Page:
Banks clampdown on loophole that allows contractors to pay just 10% tax

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Some might say that banks have been slow to clampdown, but offshore umbrella companies – still used by hundreds of contractors in the City to allow them to take home up to 90% of their income – are set to go the way of the dinosaur.

Banks with armies of contractors in the City including Lloyds, Barclays and Royal Bank of Scotland have told recruiters in recent weeks to close the loophole that allows temporary employees still operating under an offshore umbrella companies in order to avoid huge amounts of income tax. This still amounts to hundreds of people, largely long-term contractors at one organisation who may have been able to slip through new rules clamping down on the practice, suggest recruiters.

In October last year, HMRC updated legislation that sought to eliminate offshore umbrella companies which help contractors avoid income tax and national insurance contributions. Effectively it meant that contractors would receive payment direct from recruitment agencies who work with the end client. They become responsible for deducting tax and NI, so the benefit of using these umbrella companies is lost.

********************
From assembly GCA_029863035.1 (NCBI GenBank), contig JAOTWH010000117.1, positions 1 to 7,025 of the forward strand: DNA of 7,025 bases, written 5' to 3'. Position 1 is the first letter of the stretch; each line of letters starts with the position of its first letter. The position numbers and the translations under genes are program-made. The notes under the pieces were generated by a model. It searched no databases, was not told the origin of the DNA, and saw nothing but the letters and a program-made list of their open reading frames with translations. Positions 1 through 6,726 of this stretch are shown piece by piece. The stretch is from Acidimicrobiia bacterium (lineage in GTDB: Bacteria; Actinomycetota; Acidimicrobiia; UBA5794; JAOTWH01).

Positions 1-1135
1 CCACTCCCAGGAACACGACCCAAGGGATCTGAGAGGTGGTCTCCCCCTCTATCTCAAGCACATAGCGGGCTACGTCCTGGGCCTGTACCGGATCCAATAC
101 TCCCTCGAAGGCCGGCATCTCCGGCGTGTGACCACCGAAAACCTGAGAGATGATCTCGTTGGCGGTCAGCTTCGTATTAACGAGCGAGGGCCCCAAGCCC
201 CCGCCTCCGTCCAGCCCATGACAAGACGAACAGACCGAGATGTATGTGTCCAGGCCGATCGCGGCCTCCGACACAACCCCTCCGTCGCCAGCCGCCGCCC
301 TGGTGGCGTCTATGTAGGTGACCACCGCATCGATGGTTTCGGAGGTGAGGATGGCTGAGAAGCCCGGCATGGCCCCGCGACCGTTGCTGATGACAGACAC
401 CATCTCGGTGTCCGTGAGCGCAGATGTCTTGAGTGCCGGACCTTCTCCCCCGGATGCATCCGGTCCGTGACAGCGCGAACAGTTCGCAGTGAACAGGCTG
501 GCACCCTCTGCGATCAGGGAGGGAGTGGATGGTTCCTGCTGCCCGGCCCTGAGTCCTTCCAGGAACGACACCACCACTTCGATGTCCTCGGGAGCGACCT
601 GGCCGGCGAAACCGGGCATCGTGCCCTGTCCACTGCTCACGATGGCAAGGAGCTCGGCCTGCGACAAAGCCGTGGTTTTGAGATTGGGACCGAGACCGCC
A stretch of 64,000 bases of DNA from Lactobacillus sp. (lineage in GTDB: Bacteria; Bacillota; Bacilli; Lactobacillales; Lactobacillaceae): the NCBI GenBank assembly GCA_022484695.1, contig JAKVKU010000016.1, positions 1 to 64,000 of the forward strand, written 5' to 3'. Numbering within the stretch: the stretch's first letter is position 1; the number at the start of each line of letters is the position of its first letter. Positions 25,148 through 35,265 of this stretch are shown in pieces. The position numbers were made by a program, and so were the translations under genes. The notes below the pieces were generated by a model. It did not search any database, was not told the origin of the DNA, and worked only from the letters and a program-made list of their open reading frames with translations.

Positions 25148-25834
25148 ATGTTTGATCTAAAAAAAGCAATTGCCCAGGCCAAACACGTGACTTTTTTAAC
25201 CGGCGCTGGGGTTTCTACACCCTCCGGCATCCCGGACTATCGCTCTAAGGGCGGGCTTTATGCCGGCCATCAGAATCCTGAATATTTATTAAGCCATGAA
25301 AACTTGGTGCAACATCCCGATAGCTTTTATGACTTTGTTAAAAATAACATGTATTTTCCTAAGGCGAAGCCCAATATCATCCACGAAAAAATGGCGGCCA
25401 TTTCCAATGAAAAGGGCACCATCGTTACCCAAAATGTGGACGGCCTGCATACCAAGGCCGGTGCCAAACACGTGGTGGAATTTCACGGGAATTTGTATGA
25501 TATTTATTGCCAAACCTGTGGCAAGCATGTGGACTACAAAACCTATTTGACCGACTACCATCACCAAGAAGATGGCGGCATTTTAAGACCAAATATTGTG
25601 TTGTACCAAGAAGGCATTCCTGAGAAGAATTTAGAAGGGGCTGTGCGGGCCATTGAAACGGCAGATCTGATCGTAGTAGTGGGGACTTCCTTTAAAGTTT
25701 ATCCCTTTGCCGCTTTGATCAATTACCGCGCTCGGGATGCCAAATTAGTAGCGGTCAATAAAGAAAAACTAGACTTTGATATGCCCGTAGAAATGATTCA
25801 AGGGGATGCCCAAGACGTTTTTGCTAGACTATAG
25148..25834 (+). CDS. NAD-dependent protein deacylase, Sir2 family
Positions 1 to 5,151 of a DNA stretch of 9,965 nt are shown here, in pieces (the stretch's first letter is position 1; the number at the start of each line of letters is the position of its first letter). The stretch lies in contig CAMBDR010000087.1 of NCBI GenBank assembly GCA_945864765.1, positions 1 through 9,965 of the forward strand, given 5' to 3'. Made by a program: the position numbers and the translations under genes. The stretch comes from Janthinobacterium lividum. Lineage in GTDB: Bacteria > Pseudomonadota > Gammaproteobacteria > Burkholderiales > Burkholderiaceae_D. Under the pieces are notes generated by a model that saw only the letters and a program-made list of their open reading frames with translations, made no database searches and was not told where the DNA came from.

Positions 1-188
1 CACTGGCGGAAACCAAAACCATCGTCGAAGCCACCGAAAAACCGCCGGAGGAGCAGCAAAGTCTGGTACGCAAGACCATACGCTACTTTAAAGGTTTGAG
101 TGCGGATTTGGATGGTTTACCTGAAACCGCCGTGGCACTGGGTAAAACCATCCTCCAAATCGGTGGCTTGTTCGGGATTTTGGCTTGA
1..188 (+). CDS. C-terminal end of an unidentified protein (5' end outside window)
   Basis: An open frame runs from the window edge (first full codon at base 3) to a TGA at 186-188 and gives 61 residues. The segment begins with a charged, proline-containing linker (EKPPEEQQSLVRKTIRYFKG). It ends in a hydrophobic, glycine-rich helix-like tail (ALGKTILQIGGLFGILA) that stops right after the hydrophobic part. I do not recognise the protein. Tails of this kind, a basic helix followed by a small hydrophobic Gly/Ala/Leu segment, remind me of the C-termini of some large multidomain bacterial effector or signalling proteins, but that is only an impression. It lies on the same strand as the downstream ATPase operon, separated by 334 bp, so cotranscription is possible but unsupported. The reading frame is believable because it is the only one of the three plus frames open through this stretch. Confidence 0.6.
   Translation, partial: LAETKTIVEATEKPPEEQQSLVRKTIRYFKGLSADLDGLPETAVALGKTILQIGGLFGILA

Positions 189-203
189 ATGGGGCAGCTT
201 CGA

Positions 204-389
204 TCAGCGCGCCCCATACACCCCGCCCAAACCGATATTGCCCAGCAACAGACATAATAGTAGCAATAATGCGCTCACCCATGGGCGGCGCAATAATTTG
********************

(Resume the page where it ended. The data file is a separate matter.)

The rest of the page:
It’s been slow to take full effect, and banks are only now telling recruitment agencies to get their houses in order and ensure that contractors can no longer use offshore umbrella companies. “Banks are telling us to ensure that all our contractors are compliant, and this affects a lot of people across the City,” says one recruiter who declined to be named. “A lot of people have been using these companies for years, so it will drastically impact their take home pay.”

Contractors are still free to use UK-based umbrella companies like Parasol or Giant, which take the headache out of tax calculations but offer nothing like the tax breaks of the offshore firms. Most contractors in the City earning over £500 a day usually set themselves up as limited companies anyway, suggest recruiters, which is still viewed as the most tax-efficient way of working.

Contractors have typically been among the most active in seeking out ways to comply with the spirit, rather than the letter, of the law when it comes to income tax payments. However, the UK government’s Targeted Anti Avoidance Rules (TAAR), within the Onshore Intermediaries legislation coming into effect this month, is aimed at ensuring all possible loopholes are closed.

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